TSB swung to a huge loss in the first half of the year, after the botched IT migration that impacted nearly 2 million customers cost the bank £176.4m.
The cost of its tech meltdown in April – accounting for customer compensation, foregone income and attempts to fix operating defects – meant that the bank racked up a £107.4m half-year loss, compared with pre-tax profits of £108.3m.
Up to 1.9 million people using TSB’s digital and mobile banking found themselves locked out of their bank accounts after it transferred customer data from the system of its former owner Lloyds’ to a new one managed by current owner Sabadell.
TSB was migrating from the platform of former owner Lloyds to that of new owner Sabadell
Branch services were affected too, with the bank’s failings drawing strong criticism from politicians, including those on the Treasury Select Committee who have been scathing in their condemnation and called for TSB boss Paul Pester, to be sacked.
TSB was given £318m by Lloyds after it extricated itself from its ex-parent’s platform, but that income was completely offset by the mammoth costs that ended up being involved.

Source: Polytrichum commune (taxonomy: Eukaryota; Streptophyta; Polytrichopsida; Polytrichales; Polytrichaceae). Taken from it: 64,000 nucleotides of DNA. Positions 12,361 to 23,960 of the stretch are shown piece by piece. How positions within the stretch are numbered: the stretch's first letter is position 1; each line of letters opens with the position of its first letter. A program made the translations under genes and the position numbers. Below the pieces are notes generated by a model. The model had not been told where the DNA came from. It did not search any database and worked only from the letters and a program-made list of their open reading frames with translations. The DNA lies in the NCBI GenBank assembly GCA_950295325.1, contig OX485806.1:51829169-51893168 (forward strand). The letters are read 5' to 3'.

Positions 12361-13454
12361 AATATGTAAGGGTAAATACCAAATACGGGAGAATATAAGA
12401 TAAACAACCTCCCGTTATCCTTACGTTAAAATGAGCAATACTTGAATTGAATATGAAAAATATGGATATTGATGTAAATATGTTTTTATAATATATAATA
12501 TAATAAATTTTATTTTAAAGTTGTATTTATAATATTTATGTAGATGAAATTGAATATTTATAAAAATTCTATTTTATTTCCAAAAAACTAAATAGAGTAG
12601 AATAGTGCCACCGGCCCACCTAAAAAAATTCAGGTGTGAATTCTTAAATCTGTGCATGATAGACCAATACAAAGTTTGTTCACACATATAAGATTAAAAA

The bank has put together a team of more than 260 people to ensure customers are compensated as quickly as possible, and Pester insisted today that the lender was making progress in resolving the service problems.
‘We will continue to work tirelessly until we have put things right. I know how frustrated many customers have been by what’s happened.
‘It was not acceptable, and was not the level of service that we pride ourselves on – nor was it what our customers have come to expect from TSB.
‘It has been a difficult time for customers and I am grateful to them for their patience.’
In the bank’s second quarter – the period during which the bulk of the disruptions took place – around 26,000 customers turned their backs on the beleaguered lender.
However, it attained 20,000 new customers, leaving it will a net loss of 6,000.
Boss Paul Pester (pictured) has faced pressure to stand down following the IT crash
Total customer lending rose 2.8 per cent to £31bn in the first half, but customer deposits fell 1.2 per cent year-on-year.
Current account deposits nudged up, but the bank said this was offset by a planned cut in savings as it changes the way it manages ISA deposit volumes.
‘Our priority in the second half of the year continues to be putting things right for our customers,’ Pester said.
‘Looking further ahead, we are determined to get back to bringing more competition to UK banking and ultimately making banking better for consumers and small businesses.’